From the January 1949 issue of the Socialist Standard
Henry Ford is reputed to have said, "History is bunk." If he was referring to the stuff that we were taught, under the heading of history, in elementary schools a generation ago, we can agree with him. But that is not what WE call history. History, for us, is not the kind of incident portrayed by film actors like George Arliss, Linda Darnell and Charles Laughton; it is not an account of the bedroom antics of princes and prostitutes. It is the study of the social life of people; how they produce their means of living; how they think and behave; the institutions they throw up, the changes they bring about; their struggles, their failures and their successes.
From a study of such things we can learn much. By learning of mistakes made in past struggles we can avoid making them in our own. If we trace the course of past events, and know how to interpret them, we shall be less likely to be misled by political quacks in our own day.
When we recognise these things, we can appreciate the importance of a study of history. But, when we learn of the activities of people in the past, we need a key to enable us to understand why they so acted. Such a key is provided by the "Materialist Conception of History," the theory propounded by Karl Marx a hundred years ago.
By the use of this key we can understand many of those things that Ford has referred to as "bunk." We can learn of the Crusades of the 12th century as being something more than just wars of Christendom against the "Oriental infidels." We can study the social effects of such inventions as gunpowder, the mariner's compass and the internal combustion engine, We can get at a real understanding of the great French Revolution, the American Civil War, and the Russian Revolution of 1917.
The Russian Revolution is interpreted differently by different people. The Communist see it as a working class revolution revolution resulting in the establishment of Socialism. Socialists, who apply the "M.C. of H." when they study any historical event, have an entirely different interpretation of the events in Russia during and since 1917. The Socialist view of this outstanding historical period is presented in a new pamphlet published by our companion party, The Socialist Party of Canada, entitled "The Russian Revolution. Its Origin and Outcome."
The opening chapter of the pamphlet outlines the fundamentals of the present world system. It provides the foundation for the rest of the pamphlet.
Chapter 2 analyses the set-up in Russia prior to, and at the time of the rise of, Bolshevism. It deals with the state of Russian agriculture and industry in those days and with the origin and coming to power of the Bolshevik Party. It shows that, "The Bolshevik revolution . . . was not, and could not have been, a proletarian revolution. The best that can be said for it is that it was intended to be a proletarian revolution."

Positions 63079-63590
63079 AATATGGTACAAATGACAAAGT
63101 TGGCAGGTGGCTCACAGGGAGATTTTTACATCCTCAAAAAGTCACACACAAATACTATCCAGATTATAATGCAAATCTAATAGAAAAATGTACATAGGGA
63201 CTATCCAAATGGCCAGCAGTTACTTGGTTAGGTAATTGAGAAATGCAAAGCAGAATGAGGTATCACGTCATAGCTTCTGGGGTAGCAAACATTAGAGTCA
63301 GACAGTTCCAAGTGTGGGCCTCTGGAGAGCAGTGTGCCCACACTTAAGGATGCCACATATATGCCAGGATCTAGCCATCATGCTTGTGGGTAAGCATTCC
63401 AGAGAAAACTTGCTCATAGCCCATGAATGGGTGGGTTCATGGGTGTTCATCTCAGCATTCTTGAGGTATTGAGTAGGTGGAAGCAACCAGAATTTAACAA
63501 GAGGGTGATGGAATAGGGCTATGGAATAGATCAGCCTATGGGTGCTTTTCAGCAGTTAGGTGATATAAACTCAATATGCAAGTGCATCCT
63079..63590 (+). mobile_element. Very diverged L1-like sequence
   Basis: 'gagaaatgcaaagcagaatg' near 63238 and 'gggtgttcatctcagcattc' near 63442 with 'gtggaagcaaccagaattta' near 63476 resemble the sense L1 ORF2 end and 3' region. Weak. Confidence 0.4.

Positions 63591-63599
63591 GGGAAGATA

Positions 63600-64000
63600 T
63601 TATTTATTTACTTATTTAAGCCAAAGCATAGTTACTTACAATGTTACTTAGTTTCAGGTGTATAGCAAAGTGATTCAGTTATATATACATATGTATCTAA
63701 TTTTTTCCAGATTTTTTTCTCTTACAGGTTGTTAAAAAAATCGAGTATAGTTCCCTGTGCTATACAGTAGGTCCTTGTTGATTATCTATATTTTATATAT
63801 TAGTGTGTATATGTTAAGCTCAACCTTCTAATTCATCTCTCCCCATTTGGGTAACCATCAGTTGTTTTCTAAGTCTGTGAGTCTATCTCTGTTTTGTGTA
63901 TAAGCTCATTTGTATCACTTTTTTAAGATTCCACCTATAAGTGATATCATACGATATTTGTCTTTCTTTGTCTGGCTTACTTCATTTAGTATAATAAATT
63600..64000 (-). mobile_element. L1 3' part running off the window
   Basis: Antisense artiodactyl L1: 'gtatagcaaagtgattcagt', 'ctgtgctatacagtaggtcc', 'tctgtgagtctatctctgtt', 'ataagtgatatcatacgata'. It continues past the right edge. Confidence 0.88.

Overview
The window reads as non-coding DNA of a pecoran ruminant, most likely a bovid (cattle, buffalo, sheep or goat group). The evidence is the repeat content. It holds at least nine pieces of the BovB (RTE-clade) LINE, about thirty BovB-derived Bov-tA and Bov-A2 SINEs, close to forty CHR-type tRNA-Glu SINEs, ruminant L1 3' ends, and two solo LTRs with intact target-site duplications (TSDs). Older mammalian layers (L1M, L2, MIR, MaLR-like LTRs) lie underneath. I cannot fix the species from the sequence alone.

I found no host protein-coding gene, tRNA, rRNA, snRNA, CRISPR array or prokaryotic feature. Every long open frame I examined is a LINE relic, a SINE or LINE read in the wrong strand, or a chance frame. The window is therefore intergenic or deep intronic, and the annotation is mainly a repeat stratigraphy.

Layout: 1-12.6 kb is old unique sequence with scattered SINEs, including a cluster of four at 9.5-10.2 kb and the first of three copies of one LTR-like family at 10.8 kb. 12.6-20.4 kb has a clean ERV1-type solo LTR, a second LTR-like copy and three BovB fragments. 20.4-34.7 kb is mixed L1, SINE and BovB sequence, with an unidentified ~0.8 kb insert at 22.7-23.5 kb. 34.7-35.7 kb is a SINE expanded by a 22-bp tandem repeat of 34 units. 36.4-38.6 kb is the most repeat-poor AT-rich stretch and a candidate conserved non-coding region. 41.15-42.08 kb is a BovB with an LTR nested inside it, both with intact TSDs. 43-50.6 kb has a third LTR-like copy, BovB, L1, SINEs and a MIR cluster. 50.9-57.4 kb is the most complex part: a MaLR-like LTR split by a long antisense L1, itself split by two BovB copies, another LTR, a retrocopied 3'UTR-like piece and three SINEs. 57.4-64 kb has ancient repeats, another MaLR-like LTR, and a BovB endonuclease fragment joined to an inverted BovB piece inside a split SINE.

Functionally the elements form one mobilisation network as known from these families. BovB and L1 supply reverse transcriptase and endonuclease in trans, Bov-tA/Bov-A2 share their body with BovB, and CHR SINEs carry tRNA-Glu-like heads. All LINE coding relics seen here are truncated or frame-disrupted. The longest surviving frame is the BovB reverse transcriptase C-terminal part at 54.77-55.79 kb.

The third chapter, entitled "Dictatorship of the Proletariat," states that "Russia in November, 1917, fell into the lap of a handful of revolutionaries with a programme far beyond the limitations of the material at their disposal." It goes on to show that the so-called dictatorship of the proletariat in Russia is really the dictatorship of the Communist Party.
The next two chapters, "The Paper Revolution" and "Socialism in One Country," shows that "The Bolsheviks learned rapidly that the revolution could emerge only from somewhere other than their own muddled heads." They deal also with the rise of Stalin and quote from him to show the mis-application of Marxism in Russia.
Chapter 6 carefully analyses the Russian Constitution adopted in 1937 and " . . . hailed by Communists and 'fellow travellers' everywhere as the most democratic constitution in the world." The pamphlet then passes to an examination of the contortions and convulsions of the various national parties of the Communist International, " . . . the organisation set up by Moscow to guide the destinies of the workers of the world."
"Poverty and Riches in Russia" is the title of chapter 8, a chapter of facts and figures. Tables of production costs, wage variations, cost of food, etc., give a vivid picture of conditions amongst Russian workers today. These figures, in the main, are drawn from Russian sources, which adds considerably to their usefulness. The concluding chapter poses and answers the question, "Could events have taken a different turn in Russia?" It also shows the general tendency of the workers' struggles in the future.
"The dictatorship has now been in existence for more than thirty years. It has remained throughout fearful of a free and unhampered reaction to its record. It has proved a failure as an agent of working class emancipation." (P.15.)
The confusion about Russia that exists in the minds of many workers is, perhaps. excusable. It is difficult to interpret events whilst they are are happening, even when they have but recently happened. Especially so when there is so much biased propaganda on the subject. For those who wish to see the Russian Revolution in its proper perspective, this pamphlet is invaluable. In the future, when the events described have sunk into a more distant past, and can be viewed more impartially, " . . . the Bolshevik Dictatorship will . . . take its place amongst the tyrannies of history."
This pamphlet, coupled with "Russia Since 1917" published by ourselves (1s.), forms a valuable work on the developments in Russia during the past thirty or more years. The two pamphlets together, contain more useful information—reliable information—than is to be found in books at twenty times the price.
It is obtainable from all S.P.G.B. branches and from Head Office. "The Russian Revolution. Its Origin and Outcome," published by the Socialist Party of Canada, October, 1948, 52 pages, price 6d., post free 7d.